10. Never underestimate the power of a good LOOK. Especially when food is involved.
  11. Always ask, you might be surprised with how many “yes’s” you get, and if it is ‘no’ it will most likely be accompanied by a pat on the head or some other pleasant form of attention; and tomorrow might be yes.
  12. If someone is having a bad day, it’s sometimes enough just to be there and let them know by resting your head in their lap.
  13. Dig without giving up at whatever is hiding from your view.
  14. Loyalty has it’s own special kind of power, be choosy who you give it to, then do so fully and without reservation.
  15. Paws make great pillows.  So do chairs, steps, flower beds and laps. Laps are the best though as sometimes you’ll get your ears and head stroked.
  16. Love your food. Eat it with enthusiasm and if you like it look for more.
  17. If someone wants to touch you, let them. There is a generosity, graciousness and acknowledgment in allowing others to show you their affection this way.
  18. Don’t indulge in the guilt trap. No matter how often you get scolded, told off, insulted and barked at, let it go and come back bounding and happy. If all else fails – pee on their shoes.
  19. When you’re happy express it with your whole body, tail to ears. This is contagious and will make the people around you laugh or at the very least smile.
  20. Naps are the best, have them often.
  21. Fetch the ball three times, any more is madness and tiring. They can get it themselves.

And I’m going to stop there, because I like the number 21, there is a certain evenness and roundness to it that I find comforting, well, not jarring.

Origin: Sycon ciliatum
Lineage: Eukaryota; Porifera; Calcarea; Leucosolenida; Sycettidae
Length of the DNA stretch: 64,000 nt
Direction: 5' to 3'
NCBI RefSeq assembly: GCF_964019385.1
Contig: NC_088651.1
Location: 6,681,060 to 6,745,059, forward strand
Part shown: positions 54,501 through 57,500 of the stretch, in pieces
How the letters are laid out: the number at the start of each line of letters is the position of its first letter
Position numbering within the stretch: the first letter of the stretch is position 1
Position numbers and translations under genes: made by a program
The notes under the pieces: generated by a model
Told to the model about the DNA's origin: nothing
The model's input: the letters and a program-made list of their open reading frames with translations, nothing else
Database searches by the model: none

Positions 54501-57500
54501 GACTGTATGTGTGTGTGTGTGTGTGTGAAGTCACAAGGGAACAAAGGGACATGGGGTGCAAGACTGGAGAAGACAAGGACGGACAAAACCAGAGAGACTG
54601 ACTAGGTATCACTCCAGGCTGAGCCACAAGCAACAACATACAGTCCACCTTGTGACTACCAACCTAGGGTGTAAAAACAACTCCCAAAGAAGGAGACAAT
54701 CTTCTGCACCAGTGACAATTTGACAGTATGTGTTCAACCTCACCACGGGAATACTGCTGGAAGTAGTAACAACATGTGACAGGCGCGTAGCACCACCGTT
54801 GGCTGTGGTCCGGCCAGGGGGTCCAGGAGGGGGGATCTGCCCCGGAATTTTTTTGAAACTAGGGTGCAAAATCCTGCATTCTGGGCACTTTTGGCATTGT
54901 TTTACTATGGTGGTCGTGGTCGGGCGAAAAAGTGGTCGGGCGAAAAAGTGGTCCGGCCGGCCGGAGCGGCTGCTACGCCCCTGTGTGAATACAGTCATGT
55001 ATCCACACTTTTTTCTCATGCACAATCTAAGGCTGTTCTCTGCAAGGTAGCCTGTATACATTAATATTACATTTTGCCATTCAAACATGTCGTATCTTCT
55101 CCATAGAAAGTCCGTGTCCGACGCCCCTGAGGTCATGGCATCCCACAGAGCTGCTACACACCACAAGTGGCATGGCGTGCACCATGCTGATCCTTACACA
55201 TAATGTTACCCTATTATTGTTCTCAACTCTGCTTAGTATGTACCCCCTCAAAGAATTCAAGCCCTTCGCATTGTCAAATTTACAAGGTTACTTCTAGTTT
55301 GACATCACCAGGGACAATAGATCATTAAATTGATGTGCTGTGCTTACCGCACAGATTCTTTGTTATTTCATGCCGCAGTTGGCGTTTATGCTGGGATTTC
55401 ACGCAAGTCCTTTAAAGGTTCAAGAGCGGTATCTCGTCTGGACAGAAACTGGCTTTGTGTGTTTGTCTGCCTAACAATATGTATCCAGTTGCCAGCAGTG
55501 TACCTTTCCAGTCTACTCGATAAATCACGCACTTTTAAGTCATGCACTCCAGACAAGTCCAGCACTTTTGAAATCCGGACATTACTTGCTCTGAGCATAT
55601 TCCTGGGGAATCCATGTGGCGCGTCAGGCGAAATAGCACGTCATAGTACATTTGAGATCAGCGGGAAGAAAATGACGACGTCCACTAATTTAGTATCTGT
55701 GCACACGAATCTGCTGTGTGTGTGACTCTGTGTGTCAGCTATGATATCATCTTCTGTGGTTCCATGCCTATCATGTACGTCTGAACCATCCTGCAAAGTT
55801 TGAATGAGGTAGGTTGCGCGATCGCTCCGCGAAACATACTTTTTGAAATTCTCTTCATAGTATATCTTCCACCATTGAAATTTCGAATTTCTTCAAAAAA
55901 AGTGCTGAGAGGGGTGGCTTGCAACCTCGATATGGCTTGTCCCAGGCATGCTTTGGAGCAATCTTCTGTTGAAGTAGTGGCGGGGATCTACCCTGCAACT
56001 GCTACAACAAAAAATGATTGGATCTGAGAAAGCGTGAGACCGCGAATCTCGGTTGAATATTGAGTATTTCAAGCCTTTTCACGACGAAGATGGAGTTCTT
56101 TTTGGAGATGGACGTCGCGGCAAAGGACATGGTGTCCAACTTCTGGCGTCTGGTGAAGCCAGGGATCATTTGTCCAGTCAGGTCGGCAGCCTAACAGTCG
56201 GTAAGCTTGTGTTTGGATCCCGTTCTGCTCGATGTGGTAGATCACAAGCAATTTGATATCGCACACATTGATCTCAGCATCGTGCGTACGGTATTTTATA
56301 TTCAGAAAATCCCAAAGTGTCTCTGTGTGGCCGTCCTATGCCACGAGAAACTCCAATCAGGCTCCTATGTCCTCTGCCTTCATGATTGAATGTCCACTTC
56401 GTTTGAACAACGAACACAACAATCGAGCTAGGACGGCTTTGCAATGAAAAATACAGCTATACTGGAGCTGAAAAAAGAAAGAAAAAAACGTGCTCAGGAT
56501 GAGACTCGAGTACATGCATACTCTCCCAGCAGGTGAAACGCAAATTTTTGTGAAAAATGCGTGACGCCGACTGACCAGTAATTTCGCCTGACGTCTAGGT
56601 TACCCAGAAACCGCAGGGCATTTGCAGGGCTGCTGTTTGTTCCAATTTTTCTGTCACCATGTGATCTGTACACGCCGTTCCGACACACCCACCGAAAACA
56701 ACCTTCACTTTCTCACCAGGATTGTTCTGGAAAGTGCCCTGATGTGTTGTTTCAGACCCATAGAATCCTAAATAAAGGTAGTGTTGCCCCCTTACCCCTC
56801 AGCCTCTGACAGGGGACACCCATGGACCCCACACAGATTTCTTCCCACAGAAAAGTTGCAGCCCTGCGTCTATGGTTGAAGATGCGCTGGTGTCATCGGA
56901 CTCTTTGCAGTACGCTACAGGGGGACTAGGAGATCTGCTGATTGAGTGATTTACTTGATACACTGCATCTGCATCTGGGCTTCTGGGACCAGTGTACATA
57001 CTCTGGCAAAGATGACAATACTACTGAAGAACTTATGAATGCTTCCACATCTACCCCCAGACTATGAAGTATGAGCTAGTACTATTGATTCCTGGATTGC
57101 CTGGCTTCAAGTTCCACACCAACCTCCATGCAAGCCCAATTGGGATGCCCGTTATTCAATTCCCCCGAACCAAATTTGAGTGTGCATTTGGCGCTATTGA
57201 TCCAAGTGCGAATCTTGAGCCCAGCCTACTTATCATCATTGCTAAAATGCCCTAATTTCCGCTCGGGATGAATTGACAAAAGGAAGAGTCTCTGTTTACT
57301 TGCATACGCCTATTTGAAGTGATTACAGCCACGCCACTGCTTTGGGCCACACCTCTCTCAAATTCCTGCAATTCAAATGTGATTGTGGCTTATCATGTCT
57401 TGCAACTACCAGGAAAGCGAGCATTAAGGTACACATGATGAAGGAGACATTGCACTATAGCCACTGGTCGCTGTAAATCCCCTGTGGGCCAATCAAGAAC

Like I said, I have many special moments in a day.

Author: thegiftedbear

I'm a 36 year old Australian who, in the last 8 years, has been coming to terms with the fact that I am Gifted, and exactly what this means. Contrary to very popular belief about gifted people, this does not mean I have my life sorted, in fact, quite the opposite. This blog is about the highs and lows that I experience in my journey as I discover what being gifted means to me. I believe in love, romance, happy endings and silver linings. I believe we are never given more than we can handle, and everyone has a story if you just take the time to listen. I believe there are no coincidences and we can define ourselves by the people in our lives. I love my family, they are, and always will be, priority number one. Studying at uni, completing a Masters Degree in Gifted Education, with the view of setting up a foundation advocating for children on a global level. "Ideal teachers are those who use themselves as bridges over which they invite their students to cross, then having facilitated their crossing, joyfully collapse, encouraging them to create bridges of their own." -- Nikos Kazantzakis